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highly biased and not recommended for most purposes. Judgement samples should be 338 reserved for instances when the individual collecting the sample is only using the sample 339 as a source of soil microbes. 340 From a statistical perspective, simple random samples are more representative of an 341 area than judgement samples as each sample has an equal opportunity to be selected. A 342 common technique for collecting simple random samples is to establish a grid consisting 343 of two sets of parallel lines at right angles to each other. Each line is assigned a unique 344 number. Pairs of numbers are drawn from a random number table and used to establish 345 intersecting points that denote where a sample will be collected. This process is repeated 346 until the number of required samples is reached. Another simple random sample method 347 is to use a pair of random numbers to designate a distance and angle from a selected 348 starting point. 349 Stratified random sampling is similar to simple random sampling except that the area 350 of interest is divided into smaller sub-areas. These sub-areas are selected based on known 351 variations in the soil or other factors of interest. Samples are collected within each sub- 352 area in a random manner as described above. The advantage of stratified random 353 sampling is that a researcher can compare results between the sub-areas and possibly 354 correlate results to the factor of interest. 355 Systematic sampling is comprised of sampling at predetermined points or intervals, 356 such as points along parallel lines or intervals based on the distance from a point. This 357 type of non-random sampling is performed in order to ensure an area is well understood. 358 Systematic sampling is useful for sampling after an outdoor activity with the sampling 359 lines informed by the activity and its location. 360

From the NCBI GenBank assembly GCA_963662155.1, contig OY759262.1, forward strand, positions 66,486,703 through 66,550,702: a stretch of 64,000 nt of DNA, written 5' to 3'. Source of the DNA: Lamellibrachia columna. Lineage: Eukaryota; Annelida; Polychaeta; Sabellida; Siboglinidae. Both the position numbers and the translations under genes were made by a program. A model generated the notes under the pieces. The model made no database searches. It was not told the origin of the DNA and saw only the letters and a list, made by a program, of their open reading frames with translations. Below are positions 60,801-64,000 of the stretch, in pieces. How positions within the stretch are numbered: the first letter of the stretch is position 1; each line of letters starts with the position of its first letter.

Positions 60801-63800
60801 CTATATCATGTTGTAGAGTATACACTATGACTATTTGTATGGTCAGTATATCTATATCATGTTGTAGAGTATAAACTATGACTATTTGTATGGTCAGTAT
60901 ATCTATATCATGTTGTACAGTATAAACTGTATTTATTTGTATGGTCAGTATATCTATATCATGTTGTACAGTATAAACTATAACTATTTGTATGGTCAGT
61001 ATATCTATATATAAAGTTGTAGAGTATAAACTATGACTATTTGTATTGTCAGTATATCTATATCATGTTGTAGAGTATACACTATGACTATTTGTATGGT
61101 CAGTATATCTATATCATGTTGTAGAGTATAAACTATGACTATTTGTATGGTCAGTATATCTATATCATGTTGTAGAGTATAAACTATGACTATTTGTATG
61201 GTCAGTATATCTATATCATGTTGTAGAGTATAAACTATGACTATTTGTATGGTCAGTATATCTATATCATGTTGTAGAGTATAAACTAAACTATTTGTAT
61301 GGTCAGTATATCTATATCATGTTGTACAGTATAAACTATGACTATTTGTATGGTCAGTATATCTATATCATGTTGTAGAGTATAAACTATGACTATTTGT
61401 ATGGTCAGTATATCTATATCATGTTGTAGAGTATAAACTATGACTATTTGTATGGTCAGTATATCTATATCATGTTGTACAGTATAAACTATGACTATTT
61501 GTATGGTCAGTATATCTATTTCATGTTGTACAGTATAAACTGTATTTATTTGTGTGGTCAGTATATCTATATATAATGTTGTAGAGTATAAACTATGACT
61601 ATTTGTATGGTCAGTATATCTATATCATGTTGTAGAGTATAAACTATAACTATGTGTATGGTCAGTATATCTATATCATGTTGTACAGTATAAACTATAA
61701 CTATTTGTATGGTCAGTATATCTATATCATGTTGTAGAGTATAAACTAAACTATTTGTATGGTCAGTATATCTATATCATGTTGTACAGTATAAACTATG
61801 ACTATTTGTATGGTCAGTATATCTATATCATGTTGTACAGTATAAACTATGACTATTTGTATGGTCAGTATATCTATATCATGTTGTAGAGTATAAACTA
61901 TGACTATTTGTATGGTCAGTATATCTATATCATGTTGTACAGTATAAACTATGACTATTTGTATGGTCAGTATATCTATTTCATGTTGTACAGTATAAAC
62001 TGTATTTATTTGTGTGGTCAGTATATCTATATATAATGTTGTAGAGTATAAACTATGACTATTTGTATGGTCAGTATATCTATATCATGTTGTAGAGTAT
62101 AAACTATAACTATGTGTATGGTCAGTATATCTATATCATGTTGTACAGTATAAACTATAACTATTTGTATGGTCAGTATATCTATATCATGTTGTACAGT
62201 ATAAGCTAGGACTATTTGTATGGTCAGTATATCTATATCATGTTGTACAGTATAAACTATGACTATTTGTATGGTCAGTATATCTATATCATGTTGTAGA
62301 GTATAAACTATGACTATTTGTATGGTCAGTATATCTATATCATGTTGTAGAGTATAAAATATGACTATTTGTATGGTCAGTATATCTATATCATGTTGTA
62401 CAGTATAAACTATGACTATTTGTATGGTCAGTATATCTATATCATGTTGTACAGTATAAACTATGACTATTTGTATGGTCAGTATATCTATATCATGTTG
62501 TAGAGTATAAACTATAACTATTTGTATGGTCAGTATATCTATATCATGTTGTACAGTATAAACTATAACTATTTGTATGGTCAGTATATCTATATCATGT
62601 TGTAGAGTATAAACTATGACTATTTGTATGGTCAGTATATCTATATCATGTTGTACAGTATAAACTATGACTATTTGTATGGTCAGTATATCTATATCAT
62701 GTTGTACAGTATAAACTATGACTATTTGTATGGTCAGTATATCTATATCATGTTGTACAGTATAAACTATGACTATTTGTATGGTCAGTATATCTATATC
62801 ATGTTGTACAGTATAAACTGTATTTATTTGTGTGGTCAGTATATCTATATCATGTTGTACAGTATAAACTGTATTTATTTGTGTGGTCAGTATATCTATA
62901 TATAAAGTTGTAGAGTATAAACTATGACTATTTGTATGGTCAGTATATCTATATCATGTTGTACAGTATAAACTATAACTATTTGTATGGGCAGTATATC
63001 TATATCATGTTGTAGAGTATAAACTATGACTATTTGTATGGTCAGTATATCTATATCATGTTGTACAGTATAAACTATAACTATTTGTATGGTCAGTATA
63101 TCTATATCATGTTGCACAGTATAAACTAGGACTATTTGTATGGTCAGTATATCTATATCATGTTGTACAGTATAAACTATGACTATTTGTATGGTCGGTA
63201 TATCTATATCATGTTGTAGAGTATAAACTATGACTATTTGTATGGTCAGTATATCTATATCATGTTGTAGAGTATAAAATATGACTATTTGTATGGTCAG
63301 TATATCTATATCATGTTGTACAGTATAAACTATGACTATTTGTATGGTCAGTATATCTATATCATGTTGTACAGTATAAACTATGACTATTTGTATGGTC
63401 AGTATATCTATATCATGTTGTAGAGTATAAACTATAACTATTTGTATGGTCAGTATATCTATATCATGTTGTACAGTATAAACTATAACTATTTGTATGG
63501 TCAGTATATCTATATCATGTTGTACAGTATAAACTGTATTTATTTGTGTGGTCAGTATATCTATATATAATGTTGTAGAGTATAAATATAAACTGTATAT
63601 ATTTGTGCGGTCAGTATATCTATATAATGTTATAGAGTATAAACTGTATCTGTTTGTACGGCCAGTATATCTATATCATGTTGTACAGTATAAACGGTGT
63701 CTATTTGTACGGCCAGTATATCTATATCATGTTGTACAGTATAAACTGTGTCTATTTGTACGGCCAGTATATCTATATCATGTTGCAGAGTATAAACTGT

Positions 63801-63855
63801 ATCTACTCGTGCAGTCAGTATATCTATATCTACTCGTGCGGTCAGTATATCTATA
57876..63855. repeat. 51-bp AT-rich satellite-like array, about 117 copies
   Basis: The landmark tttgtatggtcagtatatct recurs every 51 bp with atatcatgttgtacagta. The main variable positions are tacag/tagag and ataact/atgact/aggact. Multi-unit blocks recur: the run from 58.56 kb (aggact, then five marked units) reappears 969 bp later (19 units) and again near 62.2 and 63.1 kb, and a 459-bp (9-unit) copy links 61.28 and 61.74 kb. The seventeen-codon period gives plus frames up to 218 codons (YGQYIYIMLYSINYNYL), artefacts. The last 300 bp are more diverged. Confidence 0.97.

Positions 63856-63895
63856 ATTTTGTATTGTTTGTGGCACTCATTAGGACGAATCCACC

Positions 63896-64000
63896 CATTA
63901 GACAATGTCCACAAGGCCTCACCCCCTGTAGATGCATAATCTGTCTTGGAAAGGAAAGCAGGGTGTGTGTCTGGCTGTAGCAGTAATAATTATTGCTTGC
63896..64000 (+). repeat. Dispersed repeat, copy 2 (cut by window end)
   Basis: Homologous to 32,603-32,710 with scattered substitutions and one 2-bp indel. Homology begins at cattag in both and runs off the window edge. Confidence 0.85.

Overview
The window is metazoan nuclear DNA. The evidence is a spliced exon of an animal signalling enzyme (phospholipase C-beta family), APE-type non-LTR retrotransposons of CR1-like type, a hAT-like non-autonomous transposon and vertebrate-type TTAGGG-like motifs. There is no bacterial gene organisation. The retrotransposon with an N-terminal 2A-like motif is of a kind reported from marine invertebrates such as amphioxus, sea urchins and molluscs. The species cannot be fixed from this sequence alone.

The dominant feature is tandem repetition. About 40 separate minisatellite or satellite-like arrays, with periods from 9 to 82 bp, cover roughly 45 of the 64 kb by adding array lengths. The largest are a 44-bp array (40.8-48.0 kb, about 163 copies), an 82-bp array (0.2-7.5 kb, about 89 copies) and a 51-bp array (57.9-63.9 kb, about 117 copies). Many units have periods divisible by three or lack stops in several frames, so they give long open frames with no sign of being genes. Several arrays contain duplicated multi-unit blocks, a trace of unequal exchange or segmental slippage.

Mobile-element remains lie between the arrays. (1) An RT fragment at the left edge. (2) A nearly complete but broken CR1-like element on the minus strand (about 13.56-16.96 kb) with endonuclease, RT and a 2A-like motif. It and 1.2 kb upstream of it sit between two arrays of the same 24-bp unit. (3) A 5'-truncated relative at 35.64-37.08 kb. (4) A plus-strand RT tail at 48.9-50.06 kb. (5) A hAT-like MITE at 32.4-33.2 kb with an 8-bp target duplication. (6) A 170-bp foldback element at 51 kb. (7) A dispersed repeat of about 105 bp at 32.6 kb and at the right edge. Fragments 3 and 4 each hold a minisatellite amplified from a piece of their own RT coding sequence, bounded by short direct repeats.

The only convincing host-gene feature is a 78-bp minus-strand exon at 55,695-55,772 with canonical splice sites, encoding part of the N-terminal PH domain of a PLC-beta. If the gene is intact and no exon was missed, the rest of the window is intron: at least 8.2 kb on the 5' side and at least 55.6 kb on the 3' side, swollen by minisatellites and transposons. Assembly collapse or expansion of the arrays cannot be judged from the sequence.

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Composite samples are those that are comprised of a number of smaller samples 361 mixed together in order to reduce the cost of analyzing each sample individually. For 362 example, random samples collected within a sub-area can be composited and analyzed to 363 produce a single result for that sub-area. Once prepared, the composite sample can no 364 longer provide any information on the variation among the individual samples. In order 365 for results from composited samples to be valid, certain conditions must be met. First, all 366 composite samples should be comprised of an equal number and mass of individual 367 samples; second, there must be no interactions between the individual samples as these 368 interactions could skew the results; and third, the study’s objectives must include 369 obtaining an unbiased estimate of the mean (8). 373 analyses, the typical protocol is to air dry the soil for several days or place the sample in a 374 drying oven at 105°C overnight. After removing rocks and plant debris, the dried sample 375 is then crushed with a mortar and pestle and passed through an American Society for 376 Testing and Materials (ASTM)-compliant 2 mm standard sieve to remove gravel. This 377 protocol is not appropriate, however, for maintaining the microbiological integrity of the 378 sample. 379 If a soil sample is collected in order to retain the soil fauna, then it is recommended 380 that the soil be stored on ice immediately after collection and analyzed as soon as 381 possible. Evidence suggests that drying of the soil or long-term storage, even at 4°C, can 382 result in changes to the soil fauna (8). The soil moisture level should be measured at the 383 370 371 372 8.5 Soil Processing Soil processing is experiment-dependent. When a soil is collected for chemical